Thomas Wictor

Not a fan of in-jokes

Not a fan of in-jokes

I’m a movie fanatic. Instead of watching them, I experience them. So when I see a cutesy in-joke intended to show a tiny group of self-described hipsters how cool they are, it breaks the spell and pisses me off.

The most famous Hollywood in-joke is the “Wilhelm scream.” Somebody made a compilation of films in which it appears.

By the end of that three minutes—if you lasted that long—you were pretty annoyed, weren’t you? Now imagine being George Lucas and Quentin Tarantino and putting it in every single film you make. When we hear it, are we supposed to high-five each other and go, “All right! I love that!”

There’s a certain smugness that comes with in-jokes that I find extremely off-putting. It’s the main reason I was never a Frank Zappa fan, even though I love Scott Thunes’s bass playing. Zappa’s songs are full of band in-jokes, most of them having to do with sexual encounters, venereal disease, hemorrhoids—poopy-caca humor that I find unbearably tedious.

Back when Zappa’s sons Dweezil and Ahmet were ubiquitous, I saw them on an episode of Mad TV, I think. Dweezil was playing a German tourist in hot pants. He and his brother were cracking themselves up, but it was genuinely dreadful. Shivers of sympathetic mortification ran up and down my spine.

I then read an interview with Ahmet in which he spoke of Sharon Stone’s breakup with Dweezil. Ahmet said the following.

They just didn’t get along and so much so that she said some insulting things about my family, and she should pay the price. Which means, some guy with an overly-ripened anus push it as hard as he can up to her filthy vagina and, like a furious river of diarrhea, inject her with as much of his own fecal freshness, and fill her bulimic stomach up with his disgusting toxic bile that he holds within his amazing ass, and have her then go out in public, filled to the gills with all this fecal freshness, and have a bus run her over. Then her stomach will explode and the fecal matter will spell out her name, because it’s magical fecal matter. Maybe a passerby will see her and will take her left breast, pickle it, and then in like fifty years they’ll clone her and maybe make her a little nicer.

People went wild over this. When I told someone I didn’t think it was particularly funny, he said what people generally say when they’re called out on their unfunniness.

“You just don’t get it.”

Well…what’s there to get? Is there a secret message there that only those with colossal brains and immense urbanity can understand, and I’m just a parochial clod because I didn’t laugh hysterically? Baloney. We’re not all produced in a factory. Each of us is allowed an individual personality and mode of thinking. Having a different sense of humor doesn’t make someone stupid.

Take the French. (Please!) This guy is considered a comic genius in France.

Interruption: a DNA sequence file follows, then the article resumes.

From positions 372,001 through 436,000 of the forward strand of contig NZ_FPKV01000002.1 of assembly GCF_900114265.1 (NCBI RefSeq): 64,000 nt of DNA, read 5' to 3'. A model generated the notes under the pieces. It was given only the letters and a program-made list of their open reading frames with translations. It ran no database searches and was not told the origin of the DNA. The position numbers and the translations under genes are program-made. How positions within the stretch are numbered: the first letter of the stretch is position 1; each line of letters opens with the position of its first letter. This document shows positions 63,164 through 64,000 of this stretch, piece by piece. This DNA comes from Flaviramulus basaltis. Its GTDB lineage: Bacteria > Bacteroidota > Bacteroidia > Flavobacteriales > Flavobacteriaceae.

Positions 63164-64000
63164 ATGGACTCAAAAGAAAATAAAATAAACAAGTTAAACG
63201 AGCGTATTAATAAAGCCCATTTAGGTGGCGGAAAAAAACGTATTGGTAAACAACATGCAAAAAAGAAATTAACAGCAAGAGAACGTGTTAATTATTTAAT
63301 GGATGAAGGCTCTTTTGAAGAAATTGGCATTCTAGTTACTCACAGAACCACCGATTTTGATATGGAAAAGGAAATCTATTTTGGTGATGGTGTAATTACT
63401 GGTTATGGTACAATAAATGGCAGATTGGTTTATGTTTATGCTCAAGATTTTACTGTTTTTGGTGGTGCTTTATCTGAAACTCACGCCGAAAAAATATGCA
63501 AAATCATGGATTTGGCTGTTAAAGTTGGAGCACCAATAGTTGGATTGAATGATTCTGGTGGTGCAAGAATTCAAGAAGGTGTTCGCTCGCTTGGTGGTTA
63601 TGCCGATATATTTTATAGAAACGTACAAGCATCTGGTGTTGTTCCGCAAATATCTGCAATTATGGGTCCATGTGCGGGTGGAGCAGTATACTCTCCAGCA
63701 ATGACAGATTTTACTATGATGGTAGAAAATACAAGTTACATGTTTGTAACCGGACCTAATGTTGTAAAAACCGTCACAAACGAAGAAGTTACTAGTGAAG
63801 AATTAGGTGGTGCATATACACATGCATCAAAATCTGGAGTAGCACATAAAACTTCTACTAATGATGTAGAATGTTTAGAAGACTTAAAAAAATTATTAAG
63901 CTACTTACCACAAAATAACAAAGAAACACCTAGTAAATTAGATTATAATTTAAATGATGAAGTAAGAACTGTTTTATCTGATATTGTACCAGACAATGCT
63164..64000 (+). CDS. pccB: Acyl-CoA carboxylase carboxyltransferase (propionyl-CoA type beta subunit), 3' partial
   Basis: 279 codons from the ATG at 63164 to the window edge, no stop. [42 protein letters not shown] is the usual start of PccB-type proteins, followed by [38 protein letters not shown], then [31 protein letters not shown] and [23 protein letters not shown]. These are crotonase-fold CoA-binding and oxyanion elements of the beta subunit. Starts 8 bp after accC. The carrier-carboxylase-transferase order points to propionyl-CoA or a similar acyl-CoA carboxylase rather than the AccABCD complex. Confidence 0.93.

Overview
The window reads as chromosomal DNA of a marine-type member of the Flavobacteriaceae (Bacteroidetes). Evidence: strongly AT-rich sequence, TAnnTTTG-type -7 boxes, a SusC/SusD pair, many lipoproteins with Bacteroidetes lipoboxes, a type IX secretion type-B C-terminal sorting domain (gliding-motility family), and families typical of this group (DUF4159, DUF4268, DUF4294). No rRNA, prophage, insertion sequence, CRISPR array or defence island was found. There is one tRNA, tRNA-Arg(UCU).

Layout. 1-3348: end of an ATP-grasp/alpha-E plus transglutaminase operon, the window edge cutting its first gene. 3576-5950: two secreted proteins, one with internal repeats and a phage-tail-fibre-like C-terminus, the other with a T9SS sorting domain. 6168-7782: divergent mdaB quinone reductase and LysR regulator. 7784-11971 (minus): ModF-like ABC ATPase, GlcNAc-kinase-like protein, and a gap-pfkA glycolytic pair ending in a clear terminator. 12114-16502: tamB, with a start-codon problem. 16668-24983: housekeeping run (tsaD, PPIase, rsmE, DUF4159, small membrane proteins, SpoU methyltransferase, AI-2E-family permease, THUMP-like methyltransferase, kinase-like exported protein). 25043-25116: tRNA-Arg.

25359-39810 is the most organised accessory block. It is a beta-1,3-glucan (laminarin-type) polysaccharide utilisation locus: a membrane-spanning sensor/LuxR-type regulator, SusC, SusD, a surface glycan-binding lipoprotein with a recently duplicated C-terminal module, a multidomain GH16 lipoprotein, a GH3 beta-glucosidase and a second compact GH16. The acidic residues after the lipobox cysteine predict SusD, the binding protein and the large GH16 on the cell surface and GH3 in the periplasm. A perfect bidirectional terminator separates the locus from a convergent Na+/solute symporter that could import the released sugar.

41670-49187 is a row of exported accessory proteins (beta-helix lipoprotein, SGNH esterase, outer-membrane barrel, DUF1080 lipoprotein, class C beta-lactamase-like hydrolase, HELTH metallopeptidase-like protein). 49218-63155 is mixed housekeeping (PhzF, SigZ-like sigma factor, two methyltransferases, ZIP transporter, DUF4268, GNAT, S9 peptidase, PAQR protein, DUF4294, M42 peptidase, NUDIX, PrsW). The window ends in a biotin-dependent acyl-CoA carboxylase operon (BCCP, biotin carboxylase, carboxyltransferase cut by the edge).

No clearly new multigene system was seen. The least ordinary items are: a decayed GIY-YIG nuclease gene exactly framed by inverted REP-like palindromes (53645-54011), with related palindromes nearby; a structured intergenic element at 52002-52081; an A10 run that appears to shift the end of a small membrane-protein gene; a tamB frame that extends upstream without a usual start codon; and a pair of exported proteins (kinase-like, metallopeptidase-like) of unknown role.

I’m positive that it’s all staged. How often do women bend over like that? They’re also far too placid. And haven’t we seen this ninety billion times already? Do things get funnier the more often you see them? Just the opposite happens with me.

Mom told me a story once. In 1948, when she was twenty, she and a bunch of college pals drove from the Bay Area to Laguna Beach. Here’s a photo of Mom from that trip.


On the way down and the way back, every time a bug hit the windshield of the car, one of her friends said the following.

“That bug won’t have the guts to do that again.”

Mom said it was funny the first three times. Then it got annoying. Then it made her want to open the car door and push him out onto the freeway. I’m the same way. I hate endless repetition, which is why I hate in-jokes like the Wilhelm scream.

I don’t expect everyone to share my sense of humor, which is why I’d never say, “You just don’t get it.” This is one of the funniest things I’ve ever seen.

You don’t have to agree with me. I have a weakness for absurdist humor that deals with insane, unreasonable, implacable, and utterly unreachable authority figures masquerading as normal human beings. In that sketch a type of person—not an actual group—is satirized. It isn’t cruel or snide humor.

The terminally one-note Stephen Colbert is in trouble because of this tweet.


This is the sort of smirky, in-crowd crap that I hate. Where’s the wit? Compare it to the Python sketch. And of course people are saying that those who don’t find it funny don’t get it. Well, speaking for myself, I actually do get it, because it’s about as subtle as this.

Colbert’s tweet is a blundering, lowbrow, pitifully simpleminded in-joke. “We’re the smart ones,” it says. “Look at those idiots over there. We’re better than them.”

Yeah, that’s really sophisticated humor, all right. On a par with pulling up the corners of your eyes with your fingers and sticking out your front teeth.

“What’s with all you offended Asians? Come on! Laugh! Are you stupid? No? Then laugh!

Real humor should be able to stand on its own instead of relying on peer pressure. In-jokes are tribal, and tribalism is at the root of most societal dysfunction.

Not a fan of dysfunction either.

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